Huge can of worms opened


People should be able to ask Google to 'delete' information about them that they'd like to be forgotten from its search engine results, even when that data is published on third party sites, ruled Europe's highest court today (13 May).

"If, following a search made on the basis of a person's name, the list of results displays a link to a web page which contains information on the person in question, that data subject may approach the operator directly and, where the operator does not grant his request, bring the matter before the competent authorities in order to obtain, under certain conditions, the removal of that link from the list of results," said the judges from the Court of Justice of the European Union in a ruling.

Whether or not people should have the "right to be forgotten" has been a subject of debate for a number of years. Today's ruling relates to a case between Google and the Spanish data protection agency. It was triggered in 2010 when Spanish national Mario Costeja González complained to the Agencia Española de Protección de Datos that when anyone searched for his name in Google, the top results would contain two links to a 1998 story on newspaper La Vanguardia's website about an auction for his repossessed home. He argued that Google's search results represented an infringement of his privacy. 180 similar cases in Spain came forward, all of whom wanted Google to stop indexing personal information about them -- effectively deleting it from the web.

Costeja González initially requested that La Vanguardia be required either to remove or alter the pages in question. The data protection agency rejected that complaint saying that it had been lawfully published and was accurate. The complaint against Google was upheld, and the search giant was asked to withdraw data from its index so that people could no longer access the stories. Google brought action to Spain's high court seeking to overturn the decision, which led the case to being referred to the Luxembourg-based European Court of Justice.

Critics of the right to be forgotten -- including Google -- say that removing legal but undesirable information from the web is tantamount to censorship. Secondly, Google does not host the data, it merely points to it, and therefore should not be responsible for policing the data.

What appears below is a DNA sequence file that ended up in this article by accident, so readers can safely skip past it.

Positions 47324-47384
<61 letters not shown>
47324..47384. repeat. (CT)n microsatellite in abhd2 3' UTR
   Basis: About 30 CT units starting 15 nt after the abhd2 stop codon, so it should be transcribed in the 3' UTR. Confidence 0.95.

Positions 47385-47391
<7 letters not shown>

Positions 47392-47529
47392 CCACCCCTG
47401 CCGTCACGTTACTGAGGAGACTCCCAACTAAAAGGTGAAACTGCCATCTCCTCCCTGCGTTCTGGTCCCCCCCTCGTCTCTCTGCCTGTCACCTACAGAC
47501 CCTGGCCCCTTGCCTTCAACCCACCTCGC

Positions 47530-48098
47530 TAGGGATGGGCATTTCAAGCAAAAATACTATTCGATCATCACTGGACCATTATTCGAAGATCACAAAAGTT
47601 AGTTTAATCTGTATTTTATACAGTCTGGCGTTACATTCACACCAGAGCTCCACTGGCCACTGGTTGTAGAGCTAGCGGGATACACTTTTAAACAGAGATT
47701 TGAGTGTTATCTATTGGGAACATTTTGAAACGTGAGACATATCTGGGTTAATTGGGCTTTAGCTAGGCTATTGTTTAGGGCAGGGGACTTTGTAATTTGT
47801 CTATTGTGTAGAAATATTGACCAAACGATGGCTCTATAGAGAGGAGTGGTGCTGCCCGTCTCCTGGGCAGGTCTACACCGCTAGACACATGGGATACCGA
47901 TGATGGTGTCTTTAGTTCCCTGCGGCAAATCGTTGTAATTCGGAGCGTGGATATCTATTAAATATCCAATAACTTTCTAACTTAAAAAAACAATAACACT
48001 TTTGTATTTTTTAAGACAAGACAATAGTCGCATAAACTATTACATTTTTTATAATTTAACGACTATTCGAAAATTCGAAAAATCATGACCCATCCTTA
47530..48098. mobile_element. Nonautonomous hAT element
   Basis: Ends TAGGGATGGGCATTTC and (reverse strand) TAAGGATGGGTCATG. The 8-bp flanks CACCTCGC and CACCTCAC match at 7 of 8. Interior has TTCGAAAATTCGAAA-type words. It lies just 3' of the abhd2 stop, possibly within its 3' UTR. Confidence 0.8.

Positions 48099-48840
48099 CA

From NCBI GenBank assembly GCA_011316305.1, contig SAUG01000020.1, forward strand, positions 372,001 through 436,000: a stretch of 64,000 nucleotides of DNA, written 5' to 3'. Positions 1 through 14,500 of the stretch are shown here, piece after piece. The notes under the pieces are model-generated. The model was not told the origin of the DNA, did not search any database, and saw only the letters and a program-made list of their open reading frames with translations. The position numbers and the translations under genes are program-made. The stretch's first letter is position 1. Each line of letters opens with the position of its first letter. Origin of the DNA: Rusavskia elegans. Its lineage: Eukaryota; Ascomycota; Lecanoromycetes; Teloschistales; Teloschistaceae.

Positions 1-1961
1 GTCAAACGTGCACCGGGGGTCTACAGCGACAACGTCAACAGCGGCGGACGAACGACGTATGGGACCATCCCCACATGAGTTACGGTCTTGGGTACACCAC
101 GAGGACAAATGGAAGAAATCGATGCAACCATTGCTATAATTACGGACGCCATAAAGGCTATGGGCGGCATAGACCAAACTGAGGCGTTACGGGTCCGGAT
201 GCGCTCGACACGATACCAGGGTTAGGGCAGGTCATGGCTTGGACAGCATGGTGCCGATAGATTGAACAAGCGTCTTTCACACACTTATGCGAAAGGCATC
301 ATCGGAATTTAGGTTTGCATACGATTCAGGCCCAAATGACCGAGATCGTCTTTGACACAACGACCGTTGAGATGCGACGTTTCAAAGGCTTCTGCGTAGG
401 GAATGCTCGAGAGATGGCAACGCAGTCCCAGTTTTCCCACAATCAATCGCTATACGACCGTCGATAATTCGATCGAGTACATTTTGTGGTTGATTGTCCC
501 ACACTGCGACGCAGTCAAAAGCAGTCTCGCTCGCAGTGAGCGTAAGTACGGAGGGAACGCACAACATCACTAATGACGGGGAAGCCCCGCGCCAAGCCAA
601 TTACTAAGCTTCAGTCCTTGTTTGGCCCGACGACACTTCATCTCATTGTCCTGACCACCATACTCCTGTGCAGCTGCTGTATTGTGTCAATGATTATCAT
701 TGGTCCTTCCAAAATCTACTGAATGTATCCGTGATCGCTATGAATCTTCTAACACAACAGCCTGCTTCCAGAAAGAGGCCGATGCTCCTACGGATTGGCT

Today's ruling suggests that search engines are, in fact, responsible for the content that they point to -- a responsibility that search engines have traditionally shirked. This could potentially open a huge can of worms for Google and other search engines who are likely to be faced with a flood of similar requests from across Europe.

The ruling is particularly surprising as in June 2013, the Advocate General for the European Court of Justice of the European Union Niilo Jääskinen, ruled that giving data subjects a right to be forgotten would "entail sacrificing pivotal rights such as freedom of expression and information" and should not even be considered on a case-by-case basis since it would give search engines the awkward role of web censor.

The judges said that "by searching automatically, constantly and systematically for information published on the internet, the operator of a search engine 'collects' data" according to EU data protection law. In the process of indexing websites, Google "'retrieves', 'records' and 'organises' the data in question, which it then 'stores' on its servers and, as the case may be, 'discloses' and 'makes available' to its users in the form of lists of results". This must be considered processing data, and as a consequence, Google is a data controller and must be responsible for the content contained in the links even if the information has already been published by a media organisation.

There are a huge number of issues with the right to be forgotten. Perhaps the most glaringly obvious one is that one person's right to be forgotten may be another person's right to remember. Whose right wins out in this case? In the ruling, the judges recognise that there may be a public interest in the information someone wants deleted and that "fair balance" between that interest and the data subject's right to privacy should be sought.

A Google spokesperson said: "This is a disappointing ruling for search engines and online publishers in general. We are very surprised that it differs so dramatically from the Advocate General's opinion and the warnings and consequences that he spelled out. We now need to take time to analyse the implications."

Updated 11:05 13/05/2014: This article has been updated to include a comment from Google.


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